Sick Building Syndrome (SBS) and Building-Related Illness (BRI) can result from building deterioration, improper use of the building, flawed design or faulty construction, among other factors. These are big problems that are not easily resolved. However, you can take actions to help counteract Indoor Air Quality (IAQ) concerns caused by these issues. Here are a few remedies to start with:
Conduct a survey
Oftentimes, you don’t need new equipment or expensive fixes to improve IAQ—you just need more information. Ask an industrial hygienist to conduct an IAQ investigation of your building to identify any obvious causes (like mold) that could be causing Building-Related Illness among occupants.
Unfortunately, not all IAQ issues can be identified so easily. In this case, occupant symptoms are classified as “Sick Building Syndrome” because a cause cannot be identified. In these cases, you may have to take additional action to alleviate symptoms.
Your IAQ expert can help outline these action items, point out risk areas in your building and suggest maintenance measures to minimize IAQ issues in your building.
With control over temperature, humidity, ventilation and cleaning your building’s Heating, Ventilation and Air Conditioning (HVAC) system lays the foundation for healthy IAQ. But it can also sabotage your efforts. Just like your car, your building’s HVAC system is a complex mechanism that requires regular maintenance and cleaning to function efficiently.
You can keep your HVAC system in tip-top shape by conducting regular maintenance tests and cleaning all system parts, including ductwork, humidifiers, cooling towers, and other system features on a regular basis. Be sure that you pay special attention to condensate drip pans, evaporator coils and other areas where moisture condenses; these areas can quickly become a breeding ground for bacteria and other biohazards.
Keep eating areas clean
Pests aren’t just gross; they’re a serious IAQ problem too. And the only thing pests love more than moisture is food. Clean up crumbs and ask employees to keep snacks in the kitchen area (not in desks) to help minimize risk of these intruders.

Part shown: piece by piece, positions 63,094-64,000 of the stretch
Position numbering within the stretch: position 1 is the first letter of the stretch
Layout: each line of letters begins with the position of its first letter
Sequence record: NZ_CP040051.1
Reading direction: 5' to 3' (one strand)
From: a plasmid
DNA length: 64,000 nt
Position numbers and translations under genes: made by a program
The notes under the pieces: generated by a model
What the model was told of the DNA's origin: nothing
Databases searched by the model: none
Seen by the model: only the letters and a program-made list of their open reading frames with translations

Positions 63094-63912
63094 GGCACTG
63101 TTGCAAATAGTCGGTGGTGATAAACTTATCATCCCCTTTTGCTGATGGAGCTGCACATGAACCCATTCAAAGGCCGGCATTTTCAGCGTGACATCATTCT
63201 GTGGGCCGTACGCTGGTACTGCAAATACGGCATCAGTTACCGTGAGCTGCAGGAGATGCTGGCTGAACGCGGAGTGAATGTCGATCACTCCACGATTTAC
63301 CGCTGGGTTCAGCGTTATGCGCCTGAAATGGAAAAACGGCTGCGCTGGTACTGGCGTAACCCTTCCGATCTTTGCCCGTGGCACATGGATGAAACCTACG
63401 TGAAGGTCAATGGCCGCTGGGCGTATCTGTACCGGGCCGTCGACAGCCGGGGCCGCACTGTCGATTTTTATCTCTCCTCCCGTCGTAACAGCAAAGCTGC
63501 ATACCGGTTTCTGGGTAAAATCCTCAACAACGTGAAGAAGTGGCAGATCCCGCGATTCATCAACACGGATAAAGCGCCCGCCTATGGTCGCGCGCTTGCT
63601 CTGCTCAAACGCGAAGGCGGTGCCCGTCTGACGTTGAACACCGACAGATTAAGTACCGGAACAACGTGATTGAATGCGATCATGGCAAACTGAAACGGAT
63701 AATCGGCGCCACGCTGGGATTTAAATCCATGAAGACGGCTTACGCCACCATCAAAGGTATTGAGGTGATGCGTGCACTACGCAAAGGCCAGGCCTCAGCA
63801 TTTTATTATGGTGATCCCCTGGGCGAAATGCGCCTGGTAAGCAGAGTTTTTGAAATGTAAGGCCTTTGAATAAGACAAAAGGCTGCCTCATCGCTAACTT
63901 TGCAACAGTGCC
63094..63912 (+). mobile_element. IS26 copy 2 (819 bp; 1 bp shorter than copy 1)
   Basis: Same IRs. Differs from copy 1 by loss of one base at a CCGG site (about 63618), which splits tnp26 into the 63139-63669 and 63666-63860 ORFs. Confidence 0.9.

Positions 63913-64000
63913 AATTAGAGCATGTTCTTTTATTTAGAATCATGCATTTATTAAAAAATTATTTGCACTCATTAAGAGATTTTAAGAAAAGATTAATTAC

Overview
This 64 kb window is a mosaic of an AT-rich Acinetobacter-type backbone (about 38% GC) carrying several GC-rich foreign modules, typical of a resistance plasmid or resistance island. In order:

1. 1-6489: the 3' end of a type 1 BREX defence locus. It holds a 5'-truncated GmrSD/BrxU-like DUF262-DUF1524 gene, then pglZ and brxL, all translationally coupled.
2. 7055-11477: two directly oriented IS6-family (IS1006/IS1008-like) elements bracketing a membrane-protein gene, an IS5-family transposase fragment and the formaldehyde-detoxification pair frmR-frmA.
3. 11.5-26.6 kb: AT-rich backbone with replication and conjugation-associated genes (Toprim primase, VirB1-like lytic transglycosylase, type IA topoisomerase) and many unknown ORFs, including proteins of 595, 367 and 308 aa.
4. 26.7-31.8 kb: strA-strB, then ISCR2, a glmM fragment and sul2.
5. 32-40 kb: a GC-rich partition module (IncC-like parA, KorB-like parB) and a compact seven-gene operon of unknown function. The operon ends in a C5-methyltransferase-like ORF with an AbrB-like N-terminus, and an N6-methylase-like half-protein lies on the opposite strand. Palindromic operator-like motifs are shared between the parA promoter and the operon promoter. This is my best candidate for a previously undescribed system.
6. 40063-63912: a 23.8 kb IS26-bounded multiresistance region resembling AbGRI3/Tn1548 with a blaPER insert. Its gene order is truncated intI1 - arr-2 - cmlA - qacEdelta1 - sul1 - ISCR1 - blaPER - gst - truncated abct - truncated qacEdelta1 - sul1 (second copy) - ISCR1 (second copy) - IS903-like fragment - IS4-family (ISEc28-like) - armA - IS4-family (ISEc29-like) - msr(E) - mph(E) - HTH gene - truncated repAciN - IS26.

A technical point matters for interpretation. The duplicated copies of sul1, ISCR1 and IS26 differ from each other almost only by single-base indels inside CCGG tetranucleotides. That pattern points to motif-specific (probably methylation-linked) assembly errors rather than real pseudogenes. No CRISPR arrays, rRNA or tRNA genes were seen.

HVAC is not the only building system that affects IAQ. A sick building can easily undo the work of a healthy HVAC system if it is not regularly maintained and repaired. Every building has unique needs, but there are some general guidelines you can follow to minimize IAQ issues:
- Ensure draining systems are functioning properly.
- Repair damage to roofs and exteriors promptly.
- Seal building seams, including areas around windows and doors.
- Respond to moisture events swiftly, and replace moldy materials if necessary.
- Preserve furniture and maintain building finishes like floors, cabinets and wood products.
Don’t just clean—disinfect
We often clean, but we seldom disinfect. Furthermore, we forget to clean surfaces like desks, conference tables, chairs and computers—items what we touch and use every day.
There are a few steps you can take to ensure your office stays as healthy as possible. Ask your maintenance staff to disinfect hard surfaces, deep-clean soft materials and use HEPA-filtered vacuums on a regular basis. Also consider using natural, non-toxic cleaners that won’t add VOCs to indoor air.
Have a plan
Occupants of sick buildings are much more likely to complain about IAQ issues and report SBS or BRI symptoms. Usually the first step in resolving these concerns is to conduct a building investigation to see if the source of the complaint can be found. Unfortunately, a specific cause (like mold or pests) is sometimes impossible to identify.
This is when psychology steps in. It’s important to remember that everyone experiences IAQ differently. Some individuals are more sensitive to IAQ issues and are likely to experience and report symptoms. It is important that building management have a proactive plan in place for addressing these concerns.
Oftentimes, the biggest issues arise when management chooses to ignore IAQ complaints or “blame the victim,” so to speak. In most cases, this only leads to more problems. If complaints are not taken seriously, the employee will likely start to skip work (because they believe there’s still a hazard) and share their concerns with coworkers. This negative belief can easily take hold among employees and lead to more serious issues like Mass Psychogenic Illness (MPI). MPI can be defined as “The collective occurrence of a set of physical symptoms and related beliefs among two or more individuals in the absence of any identifiable pathogen”. The best way to keep IAQ concerns under control is to take occupant concerns seriously and clearly communicate the steps you are taking to resolve the issue.
We hope these tips will lead to healthier IAQ and happier occupants in your building. If you have questions or concerns about your building, or need an IAQ survey conducted, please do not hesitate to contact us at firstname.lastname@example.org.